According to the founders post on Paul Graham’s site, Daniel first applied to Y Combinator with an e-commerce idea. They said they would fund him if he did something different. So Daniel cycled through 2 more ideas before settling on Greplin, which became Cue. In the words of Paul Graham, “He [Daniel] always seems to land on his feet.”
Do you get what I mean now? If the first idea or approach doesn’t work, change things.
Want yet another example? Study Groupon’s pivots via this FastCompany article.
Before it was ever a deals site, its history began as a social advocacy company, called The Point. When the founder, Andrew Mason, realized that his business model wasn’t working, he turned things around, and Groupon was born.
A pivot if there ever was one.
Now, just to imprint it on your brain, say it with me: if your strategy is making forward progress, the market is showing interest, and yet the world is going against you, use determination. But when it’s clear that the target market doesn’t care, pivot.
Be flexible like a piece of bamboo.
Intelligence does matter a lot of course. It seems like the type that matters most is imagination. It’s not so important to be able to solve predefined problems quickly as to be able to come up with surprising new ideas. In the startup world, most good ideas seem bad initially. If they were obviously good, someone would already be doing them. So you need the kind of intelligence that produces ideas with just the right level of craziness. – Paul Graham
Imagination. This is going to be the hardest quality to pin down concretely.
Let’s see. Paul Graham defines it as the ability to “come up with surprising new ideas.”
One example he points to, as proof of imagination, is Airbnb.
According to him, “When we funded Airbnb, we thought it was too crazy. We couldn’t believe large numbers of people would want to stay in other people’s places. We funded them because we liked the founders so much.”
If you dissect that account, let me point out one key thing. The Airbnb idea was thought crazy, but it was funded anyway on the strength of the people behind it.
(Of course, it turned out just the right kind of crazy. Airbnb’s valuation now nears $10B.)
What does this tell you about imagination?
It tells you that imagination matters, when it comes from the right person.
Look at Airbnb. They were funded because Y Combinator liked the founders. So there must have been something in, or brought by those founders worth banking on, their crazy idea aside.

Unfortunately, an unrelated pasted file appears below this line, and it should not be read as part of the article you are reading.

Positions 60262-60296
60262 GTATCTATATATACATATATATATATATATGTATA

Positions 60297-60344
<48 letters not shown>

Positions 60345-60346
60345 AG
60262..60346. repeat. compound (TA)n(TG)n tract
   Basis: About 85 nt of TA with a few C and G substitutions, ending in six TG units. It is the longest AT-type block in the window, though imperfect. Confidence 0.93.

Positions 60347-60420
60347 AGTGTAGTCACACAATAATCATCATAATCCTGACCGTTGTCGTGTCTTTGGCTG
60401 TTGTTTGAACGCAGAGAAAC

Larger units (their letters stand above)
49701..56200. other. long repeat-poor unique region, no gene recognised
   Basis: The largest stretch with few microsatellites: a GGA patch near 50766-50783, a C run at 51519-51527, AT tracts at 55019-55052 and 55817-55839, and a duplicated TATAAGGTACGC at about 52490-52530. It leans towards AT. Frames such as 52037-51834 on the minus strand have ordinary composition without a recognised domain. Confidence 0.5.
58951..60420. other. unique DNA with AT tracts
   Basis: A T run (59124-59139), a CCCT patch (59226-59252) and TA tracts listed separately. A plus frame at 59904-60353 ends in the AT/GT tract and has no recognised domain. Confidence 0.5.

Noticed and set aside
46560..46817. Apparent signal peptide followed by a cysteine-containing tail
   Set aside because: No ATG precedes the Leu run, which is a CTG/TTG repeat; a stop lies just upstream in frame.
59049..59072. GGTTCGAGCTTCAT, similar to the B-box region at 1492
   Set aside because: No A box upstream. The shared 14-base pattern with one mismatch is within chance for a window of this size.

Translating that to other people, if a less intelligent (or whatever other good quality) person had pitched the idea of Airbnb, it might have been deemed a crazy idea from a person equally as crazy. Then, it might not have been funded at all.
Goodbye, $10B valuation.
So the lesson I see is this – have something else to back your imagination.
If the idea is deemed crazy in any way, have something that says, “Yeah, it’s kinda out there. But so-and-so quality or so-and-so data mitigates the craziness. It’s out left field, but there are precedents/research that give this some mettle.”
Want an example? Take the Germanwings Planemob marketing campaign.
Passengers were planted by Germanwings into a Ryanair flight, back in April of 2010.
As others in the flight started settling in, the planted passengers started holding up cardboard signs that read, “I hate this ‘choose-your-seat thing” and “Look out the window, at least that’s free.” (In response to Ryanair restroom charges.)
This whole campaign was capped by a final planted passenger, holding up a sign that said, “Next time, let’s just fly Germanwings.”
Now, if somebody had randomly got up, went to the marketing folks at Germanwings and said “Hey, let’s basically hijack a Ryanair flight, hold up mocking signs, and have it all recorded”, how on Earth would that’ve sound?
I’ll tell you how it would’ve sounded. It would’ve sounded cuckoo.
But to mitigate the novelty and craziness of the idea, precedents probably helped. After all, what is the Germanwings campaign, if not just a flash mob that happened in the air?
(And if it’s a flash mob you’re talking about, here are 7 of the best, with views ranging well into the 20-million mark. If that’s not virality, how do you even define virality?)
Anyway, my point is this: success in marketing will rely a lot on imagination.
Campaigns like Planemob, and the success of ideas like Airbnb, show you that surprising ideas can be at the root of massive successes. The key is to allow yourself to imagine in the first place. Without it, you’re selling yourself short.
And again, remember – if you’re going to be crazy, try to be crazy with something to back you.
If you can find a precedent to take away some of the sting, all the better. And as the flash mob idea shows you, it’s good to look at what other people have done, and connect the dots as to how you can apply that to your own marketing efforts.
Though the most successful founders are usually good people, they tend to have a piratical gleam in their eye. They’re not Goody Two-Shoes type good. Morally, they care about getting the big questions right, but not about observing proprieties. That’s why I’d use the word naughty rather than evil. They delight in breaking rules, but not rules that matter. – Paul Graham